Family 'dead' after private jet spiralled into sea while tracked by fighter jets

Four people are feared dead after a private plane crashed off the coast of Latvia.

The Austrian-registered Cessna 551 aircraft was reportedly carrying a family when it plunged into the Baltic Sea yesterday.

It is unlikely any survivors will be found, said Lars Antonsson from the Maritime and Air Rescue Centre.

Nato fighter jets were initially mobilised to follow its erratic journey, which began in Jerez, in southern Spain.

But their pilots could see no one in the cockpit.

German newspaper Bild reported the aircraft was carrying the pilot, a man, a woman, and a person it described as a daughter, without sharing the source of the information. has not been able to independently verify these claims.

According to the FlightRadar24 website, the jet took off just before 1pm GMT time without a set destination.

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A Cessna 551 that was flying from Jerez was supposed to land in Cologne but the pilot didn’t answer ATC calls and the aircraft contiued to fly on autopilot in a straight line before it lost altitude and crashed into Baltic sea close to the Latvian coast

It turned twice, at Paris and Cologne, before heading straight out over the Baltic, passing near the Swedish island of Gotland.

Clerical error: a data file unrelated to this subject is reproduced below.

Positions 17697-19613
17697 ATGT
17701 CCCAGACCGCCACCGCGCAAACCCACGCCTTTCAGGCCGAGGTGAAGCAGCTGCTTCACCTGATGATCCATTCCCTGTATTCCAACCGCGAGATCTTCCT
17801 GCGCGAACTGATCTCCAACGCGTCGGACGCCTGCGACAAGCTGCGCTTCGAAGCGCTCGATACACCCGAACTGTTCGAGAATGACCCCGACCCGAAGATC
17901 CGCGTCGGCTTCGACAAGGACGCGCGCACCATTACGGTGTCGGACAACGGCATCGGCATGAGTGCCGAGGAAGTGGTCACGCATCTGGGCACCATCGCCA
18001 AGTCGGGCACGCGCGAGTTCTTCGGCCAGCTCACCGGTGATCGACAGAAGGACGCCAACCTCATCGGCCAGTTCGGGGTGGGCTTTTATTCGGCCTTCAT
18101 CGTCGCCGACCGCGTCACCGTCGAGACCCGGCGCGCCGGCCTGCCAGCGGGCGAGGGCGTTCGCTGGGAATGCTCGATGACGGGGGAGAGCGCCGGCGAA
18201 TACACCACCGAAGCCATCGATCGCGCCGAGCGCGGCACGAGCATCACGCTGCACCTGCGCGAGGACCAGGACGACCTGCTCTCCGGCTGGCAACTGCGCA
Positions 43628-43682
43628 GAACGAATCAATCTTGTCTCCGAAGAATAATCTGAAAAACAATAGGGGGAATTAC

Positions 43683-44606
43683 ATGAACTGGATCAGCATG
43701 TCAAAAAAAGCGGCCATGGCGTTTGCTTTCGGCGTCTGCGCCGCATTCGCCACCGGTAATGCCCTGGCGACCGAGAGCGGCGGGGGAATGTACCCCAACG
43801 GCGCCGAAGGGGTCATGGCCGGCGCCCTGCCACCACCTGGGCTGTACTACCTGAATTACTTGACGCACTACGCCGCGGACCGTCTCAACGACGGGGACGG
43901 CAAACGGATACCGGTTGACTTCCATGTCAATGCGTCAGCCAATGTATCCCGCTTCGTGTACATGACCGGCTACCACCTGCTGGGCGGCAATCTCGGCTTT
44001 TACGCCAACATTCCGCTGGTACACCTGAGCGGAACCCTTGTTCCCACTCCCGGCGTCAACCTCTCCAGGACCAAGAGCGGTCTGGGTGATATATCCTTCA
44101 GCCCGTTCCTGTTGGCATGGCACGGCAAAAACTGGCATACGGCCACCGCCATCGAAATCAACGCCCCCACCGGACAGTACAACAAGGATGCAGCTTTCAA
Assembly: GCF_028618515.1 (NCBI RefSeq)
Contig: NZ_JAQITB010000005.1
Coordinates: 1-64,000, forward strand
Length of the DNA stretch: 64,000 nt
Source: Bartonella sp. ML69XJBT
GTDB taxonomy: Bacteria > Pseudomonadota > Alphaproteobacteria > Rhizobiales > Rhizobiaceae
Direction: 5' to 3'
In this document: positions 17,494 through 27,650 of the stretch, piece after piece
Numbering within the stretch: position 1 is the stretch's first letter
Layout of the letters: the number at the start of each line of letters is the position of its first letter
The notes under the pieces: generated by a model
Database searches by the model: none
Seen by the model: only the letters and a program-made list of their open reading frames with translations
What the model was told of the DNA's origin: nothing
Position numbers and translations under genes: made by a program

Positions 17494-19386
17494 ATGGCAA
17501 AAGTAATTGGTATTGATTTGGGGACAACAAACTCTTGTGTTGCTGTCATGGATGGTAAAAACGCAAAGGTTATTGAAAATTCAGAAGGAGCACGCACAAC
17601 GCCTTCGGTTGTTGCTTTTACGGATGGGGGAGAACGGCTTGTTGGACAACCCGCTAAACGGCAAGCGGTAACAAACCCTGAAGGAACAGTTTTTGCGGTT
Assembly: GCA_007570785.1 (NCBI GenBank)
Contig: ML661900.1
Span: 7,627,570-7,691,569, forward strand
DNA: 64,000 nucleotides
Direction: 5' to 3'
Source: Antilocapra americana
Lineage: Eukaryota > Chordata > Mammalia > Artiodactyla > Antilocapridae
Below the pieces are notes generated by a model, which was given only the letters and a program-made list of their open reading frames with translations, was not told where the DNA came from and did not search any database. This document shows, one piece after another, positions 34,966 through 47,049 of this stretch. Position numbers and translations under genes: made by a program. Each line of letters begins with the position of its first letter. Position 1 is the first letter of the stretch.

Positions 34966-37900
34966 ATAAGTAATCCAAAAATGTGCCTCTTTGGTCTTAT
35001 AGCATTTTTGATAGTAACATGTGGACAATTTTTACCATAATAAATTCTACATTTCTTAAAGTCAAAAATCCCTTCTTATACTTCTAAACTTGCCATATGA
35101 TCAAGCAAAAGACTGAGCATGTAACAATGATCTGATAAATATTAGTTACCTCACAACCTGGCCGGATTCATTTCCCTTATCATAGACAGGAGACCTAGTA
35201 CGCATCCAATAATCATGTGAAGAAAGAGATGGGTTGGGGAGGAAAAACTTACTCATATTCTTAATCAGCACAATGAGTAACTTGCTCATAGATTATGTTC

The Aviation Safety Network (ASN) said the aircraft made several course changes, adding air traffic control authorities tried unsuccessfully to reach it for some time.

Less than five hours after departing, it was listed on the global flight tracking service as rapidly losing speed and altitude before crashing in the water.

The Swedish Coast Guards later confirmed they have located the wreckage.

‘We’ve learned that the plane has crashed [in the ocean] north-west of the town of Ventspils in Latvia,’ a spokesperson said. ‘It has disappeared from the radar.’

A Lithuanian air force helicopter was dispatched to the crash site for search and rescue at neighbouring Latvia’s request, a Lithuanian air force spokesperson said.

The Latvian Navy said it had also sent ships to the scene.

‘Our ships are on the way to the position where the plane crash happened,’ said spokesperson Liva Veita.

A Stena Line ferry travelling from Ventspils to Norvik in Sweden was additionally redirected to the site, according to the MarineTraffic website.

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